Friday, January 5, 2018
FFB: Tragedy at Beechcroft - A. Fielding
THE CHARACTERS:The first third of Tragedy at Beechcroft (1935) introduces us to Santley; Mrs. Phillimore, mother of Lavinia and the one worried about Major Moncrieff's seemingly volatile behavior; two twin girls Dolly and Dilly, who are the latest subjects of Santley's brush; Ann Bladeshaw, the girl's governess; a couple of missionaries named Dexter-Smith, known affectionately by the girls as the Mishes; and Victor Goodenough, friend to Santley and the Moncrieffs. When Santley arrives at Beechcroft there are even more characters introduced including several servants, some business partners of the Major, the mysterious Flavelle Bruton who specializes in mosaics and her paramour Don Plutarco Ramon, a matador who brings his espada with him for the weekend! (Yes, that's a huge red flag as to what kind of murder will take place.) There's even a little dachshund that will feature prominently and fall victim to all the villainy at Beechcroft. Tragedies aplenty, both human and canine! It seems to be getting as crowded as a Victorian sensation novel, but it's all handled expertly and is not too rushed as is often a complaint about Fielding's novels so often crowded with people and plot.
Inspector Pointer, Fielding's series detective, does not make his appearance until well past the 100 page mark when the two horrible deaths take place, followed swiftly by a suicide attempt. Prior to that the novel is loaded with back story, character relationships, and a not too extraneous tale of a kidnapping of one of Moncrieff's cousins which ended in the victim's death and the kidnapper's escape. Also, a series of jewelry robberies is plaguing the countryside surrounding Beechcroft. To cap off this deluge of crime Santley is sent on an odd errand to Brussels to deliver what he thinks is a birthday gift of a box of chocolates to the daughter of one of Moncrieff's business associates. When the box goes missing, Santley replaces it out of good faith, but is met with suspicion when he delivers the substitute gift. Sounds like a bit from an espionage thriller, doesn't it? Like every seemingly innocuous event in this densely packed book the missing box of chocolates will have later significance.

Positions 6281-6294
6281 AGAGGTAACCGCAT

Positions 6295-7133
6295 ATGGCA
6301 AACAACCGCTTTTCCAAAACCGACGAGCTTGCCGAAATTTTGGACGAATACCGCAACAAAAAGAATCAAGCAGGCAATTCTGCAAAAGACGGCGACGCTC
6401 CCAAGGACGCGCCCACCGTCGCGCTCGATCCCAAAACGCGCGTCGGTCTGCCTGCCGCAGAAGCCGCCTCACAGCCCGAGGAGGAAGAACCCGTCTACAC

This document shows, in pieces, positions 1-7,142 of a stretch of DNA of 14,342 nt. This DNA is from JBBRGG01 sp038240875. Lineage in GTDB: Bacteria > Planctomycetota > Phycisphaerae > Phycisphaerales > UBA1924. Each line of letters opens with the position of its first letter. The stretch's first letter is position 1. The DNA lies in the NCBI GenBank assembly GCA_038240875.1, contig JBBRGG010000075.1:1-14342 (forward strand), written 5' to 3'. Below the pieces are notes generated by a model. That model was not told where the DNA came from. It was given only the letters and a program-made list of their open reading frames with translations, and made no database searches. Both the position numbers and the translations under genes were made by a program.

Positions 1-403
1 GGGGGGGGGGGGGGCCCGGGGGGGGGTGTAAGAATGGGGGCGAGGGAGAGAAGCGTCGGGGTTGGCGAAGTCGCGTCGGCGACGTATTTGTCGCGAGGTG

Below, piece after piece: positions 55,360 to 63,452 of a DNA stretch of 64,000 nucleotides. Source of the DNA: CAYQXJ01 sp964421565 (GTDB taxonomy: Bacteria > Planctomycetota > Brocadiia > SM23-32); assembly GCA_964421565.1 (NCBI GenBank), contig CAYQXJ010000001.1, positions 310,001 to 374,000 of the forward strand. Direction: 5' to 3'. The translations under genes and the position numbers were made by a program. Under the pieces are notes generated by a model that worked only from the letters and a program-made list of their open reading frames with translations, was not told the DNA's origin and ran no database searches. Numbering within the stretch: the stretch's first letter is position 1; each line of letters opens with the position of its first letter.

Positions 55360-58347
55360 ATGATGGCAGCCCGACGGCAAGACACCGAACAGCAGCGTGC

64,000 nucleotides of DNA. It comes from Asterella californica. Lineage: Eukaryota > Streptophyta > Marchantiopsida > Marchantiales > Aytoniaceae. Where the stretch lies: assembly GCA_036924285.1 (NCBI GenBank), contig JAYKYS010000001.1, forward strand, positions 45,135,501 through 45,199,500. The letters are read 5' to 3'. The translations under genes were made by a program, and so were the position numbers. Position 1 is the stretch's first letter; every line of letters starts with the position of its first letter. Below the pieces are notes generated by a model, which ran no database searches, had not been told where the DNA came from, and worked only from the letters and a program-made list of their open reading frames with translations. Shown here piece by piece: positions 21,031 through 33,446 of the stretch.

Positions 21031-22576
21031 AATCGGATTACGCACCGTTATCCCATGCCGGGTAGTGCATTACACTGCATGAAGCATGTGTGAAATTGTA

Fielding does a good job of delineating this large cast, but I'm bothered by Pointer's obsession with the pseudo science of facial features as signifiers of personality. You know what I mean -- the "weak chin", "prognathous jaw", "shifty eyes" kind of writing that telegraphs we are in the presence of a bad person. I was reminded of Carolyn Wells at her worst when Pointer starts to eliminate suspects because they just look far too kind in the face to ever be considered murderers. This shows either extreme naiveté about the world or a G rated mentality about composing books according to the stringent rules Wells created back in 1917 or so.
This is a shame because if anything Fielding is masterful at labyrinthine, perplexing plots. This was a real doozey, frankly. Juggling multiple criminal subplots and presenting so many permutations of possible murderers and motives ascribed to those past and present crimes shows genuine talent as a detective story writer. The last two-thirds of the novel are rife with surprises, twists, and mostly good detection.